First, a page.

Restaurant Supply Store Again Cooking Colts Opponents
Zesco puts opposing jerseys in giant stock before home games
Cooking Colts opponents at Zesco restaurant supply (WIBC.com photo: Ray Steele)
Football season is here, and that means a restaurant supply store has started cooking the Colts' opponents again.
Listen to Ray Steele's extended report:
For the third year, Zesco at Capitol and Walnut in Indianapolis is placing a jersey from an opposing player inside the giant stockpot that sits atop the awning outside the store. Leading up to Sunday's home opener between the Colts and the Minnesota Vikings, the jersey of Vikings running back Adrian Peterson has been stewed in the pot all week long. "We actually bought all these jerseys off of NFL.com, and that's how we do it," said Chad Johnson, sales manager at Zesco. "Our warehouse manager purchases them online, he sees what the schedule is, and every home game we'll have them on there. Even some of the away games we'll do."
Johnson says no one noticed the jerseys when they first started putting them up. "We've got the clock, time and temperature, people would see that. But they'd never look the extra six feet up there and see that stock pot. Then, it really caught on. We have Facebook and Twitter - people are Tweeting us all the time," said Johnson of the public, regardless of whether they were buying a heavy-duty frying pan or industrial-sized mixer inside.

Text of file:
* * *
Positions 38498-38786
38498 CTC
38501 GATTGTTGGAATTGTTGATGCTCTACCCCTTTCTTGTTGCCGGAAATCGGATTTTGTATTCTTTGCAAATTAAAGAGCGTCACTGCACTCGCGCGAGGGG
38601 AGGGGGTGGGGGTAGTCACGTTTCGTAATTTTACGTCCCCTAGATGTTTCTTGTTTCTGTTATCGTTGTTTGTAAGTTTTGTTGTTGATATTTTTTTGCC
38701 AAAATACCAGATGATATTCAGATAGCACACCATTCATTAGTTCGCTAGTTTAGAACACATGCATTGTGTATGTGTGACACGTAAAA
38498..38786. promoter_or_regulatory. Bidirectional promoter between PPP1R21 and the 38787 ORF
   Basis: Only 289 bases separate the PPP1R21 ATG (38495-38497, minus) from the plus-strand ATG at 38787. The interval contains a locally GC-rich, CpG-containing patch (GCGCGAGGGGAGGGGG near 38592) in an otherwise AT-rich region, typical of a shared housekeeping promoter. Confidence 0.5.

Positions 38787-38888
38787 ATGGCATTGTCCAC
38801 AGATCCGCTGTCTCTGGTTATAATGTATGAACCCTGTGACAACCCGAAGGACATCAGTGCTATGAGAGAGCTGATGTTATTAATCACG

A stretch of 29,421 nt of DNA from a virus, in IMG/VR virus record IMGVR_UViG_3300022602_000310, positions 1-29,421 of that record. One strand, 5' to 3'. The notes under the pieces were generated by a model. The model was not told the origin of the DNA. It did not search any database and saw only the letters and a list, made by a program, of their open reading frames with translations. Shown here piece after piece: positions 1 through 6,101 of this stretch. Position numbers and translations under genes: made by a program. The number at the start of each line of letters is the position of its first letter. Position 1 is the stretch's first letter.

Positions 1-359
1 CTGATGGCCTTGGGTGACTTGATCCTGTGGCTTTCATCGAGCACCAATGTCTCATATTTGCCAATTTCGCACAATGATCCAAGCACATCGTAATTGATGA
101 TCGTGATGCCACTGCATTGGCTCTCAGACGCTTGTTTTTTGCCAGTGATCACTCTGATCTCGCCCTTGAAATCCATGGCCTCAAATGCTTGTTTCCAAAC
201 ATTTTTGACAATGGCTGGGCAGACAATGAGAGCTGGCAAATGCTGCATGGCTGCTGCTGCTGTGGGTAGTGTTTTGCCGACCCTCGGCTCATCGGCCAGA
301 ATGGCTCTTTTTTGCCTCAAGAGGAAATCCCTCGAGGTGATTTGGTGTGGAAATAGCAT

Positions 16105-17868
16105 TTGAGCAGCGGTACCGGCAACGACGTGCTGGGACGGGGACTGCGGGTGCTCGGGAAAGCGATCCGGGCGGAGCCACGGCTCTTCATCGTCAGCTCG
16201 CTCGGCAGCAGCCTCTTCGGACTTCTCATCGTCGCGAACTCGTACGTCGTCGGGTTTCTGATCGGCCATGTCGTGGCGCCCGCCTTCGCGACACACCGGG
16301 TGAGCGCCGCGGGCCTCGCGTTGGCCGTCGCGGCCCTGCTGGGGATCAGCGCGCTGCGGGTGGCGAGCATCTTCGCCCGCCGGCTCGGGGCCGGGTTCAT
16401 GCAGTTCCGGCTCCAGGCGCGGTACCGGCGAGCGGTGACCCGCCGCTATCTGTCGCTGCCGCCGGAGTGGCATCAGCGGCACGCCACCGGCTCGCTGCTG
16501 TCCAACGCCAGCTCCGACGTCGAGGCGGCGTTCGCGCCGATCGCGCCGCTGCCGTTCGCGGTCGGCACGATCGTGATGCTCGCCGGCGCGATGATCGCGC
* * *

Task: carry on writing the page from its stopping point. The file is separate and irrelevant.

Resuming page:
If you look closely, you'll see the jerseys aren't going anywhere. "This has got double sided tape on the back side to hold the jersey down so it doesn't blow away, and then we've got a couple of other holes we've put in to zip tie it to the handles," said Johnson.
Johnson says Zesco's warehouse manager buys the jerseys of the best known players from the opposing team at each Colts game. Zesco also put up a Super Bowl sign on the pot leading up to the big game, though they went through some licensing issues with the NFL and the city's Department of Code Enforcement.
Though the Peterson jersey is in a stock pot that some refer to as the boiling kettle, Johnson believes there is a better way to cook A-P. "We'd probably sear it off real quick, get it nice and crispy on the outside, then stick in the pot and let it simmer for a while, so it just falls apart." Figuratively, of course.
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